An article that attempts to tie in the anti-education cuts movement with a deeper critique of the education system.
It was inevitable that, once the focusing date of the actual parliamentary vote on tuition fees passed, the ‘student movement’ in the UK would die down. It was equally inevitable that the banality-factories of liberal punditry would start wittering away, devoid of any meaningful analysis as to the extent to which it constitutes a significant change in youth organisation, or how it operates on the level of a spectacle. This media cannibalism, slowly devouring it’s own construction (do we recall the heady days of columnists asking us to ‘do a France?’) as the end point of the news cycle, is of little consequence to us.
For youth itself however, working-class youth starting to face down a year which will be defined by savage governance and social crisis, it’s probably a good time to look at how our critique of the education cuts is transforming into a critique of education itself, as it exists.
One of the Clarksonisms levelled at the student protestors was that they were, essentially, defending their own middle-class privilege. Leaving aside a much needed debate about class, as a facile criticism it nonetheless struck a chord with many of us, not because it was accurate but because it raised an important sub-question: just what are we fighting to defend? The inadequate education factories we attend, or are working towards, or have recently left? Many of us were out on the street defending an education system which we resent, for which we are full of animosity, which in no way embodies what we think education is for. We were out on the street to stop education becoming more what it already is. Banners such as ‘my students are not my clients’ are an expression of an almost utopian desire, not a statement in defence of the current situation. What did our banner, ‘WE WANT FREE EDUCATION’, really mean by free?
The problem in developing a radical critique (and hence an avenue out of the impasse of mere ‘resistance’) lies in the fact that, before these cuts and higher fees were imposed, there was an assumption on much of ‘the Left’ that the primary function of education in our society was as a public service. This illusion of further and higher education as a humanistic propagation of education for education’s sake bears little scrutiny. We see the failure of the student movement to really confront the role of higher education in the maintenance of the general intellect – that is, knowledge as the main productive force – as a very real problem in moving beyond the anti-cuts narrative and into a discussion on the creation of a society fit for humans. We say this not as a ultra-left whinge about every little bit of our life being turned into an exploitable commodity, but because it seems to us that understanding that education in our society is essentially training, is key to developing a powerful and incisive criticism of it.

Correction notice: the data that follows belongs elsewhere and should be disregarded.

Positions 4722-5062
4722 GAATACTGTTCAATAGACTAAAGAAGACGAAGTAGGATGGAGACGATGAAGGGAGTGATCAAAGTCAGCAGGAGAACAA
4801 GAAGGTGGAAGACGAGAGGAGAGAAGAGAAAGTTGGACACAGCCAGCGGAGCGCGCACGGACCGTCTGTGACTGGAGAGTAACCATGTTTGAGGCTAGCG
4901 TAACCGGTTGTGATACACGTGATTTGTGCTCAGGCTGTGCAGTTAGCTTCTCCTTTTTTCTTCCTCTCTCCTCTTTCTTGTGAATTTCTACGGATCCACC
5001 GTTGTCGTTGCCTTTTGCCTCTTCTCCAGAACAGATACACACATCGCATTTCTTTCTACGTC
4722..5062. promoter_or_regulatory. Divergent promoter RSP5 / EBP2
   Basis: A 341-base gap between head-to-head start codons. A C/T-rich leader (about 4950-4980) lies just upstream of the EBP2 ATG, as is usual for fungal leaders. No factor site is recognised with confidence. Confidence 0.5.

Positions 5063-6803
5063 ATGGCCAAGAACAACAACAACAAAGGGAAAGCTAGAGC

So it is for this reason that we think ‘why can’t we just have learning for the love of learning’ is not an argument that cuts the mustard in a capitalist society. Of course, the Tories have been particularly tendentious and explicit in putting forward their idea that the state should only really pay for useful, profitable subjects like engineering, maths and the like. Such a position really highlights the complete stupidity of their argument, bent more by their Trumpton ideology of 1950′s Britain, with a bobby on every corner, high streets butchers with rosy-apple cheeks and the working class up t’mill or down t’pit; poor, yes, but happy in their labour, glad to know their place. The idea that our economy runs on those subjects, rather than on the service industries, media and advertising, research and development, and a cartload of other precarious ‘careers’ would be ludicrous if it weren’t so malign. It’s a policy designed to appeal to certain swing-constituencies, not to actually create a more efficient (by their standards) education system.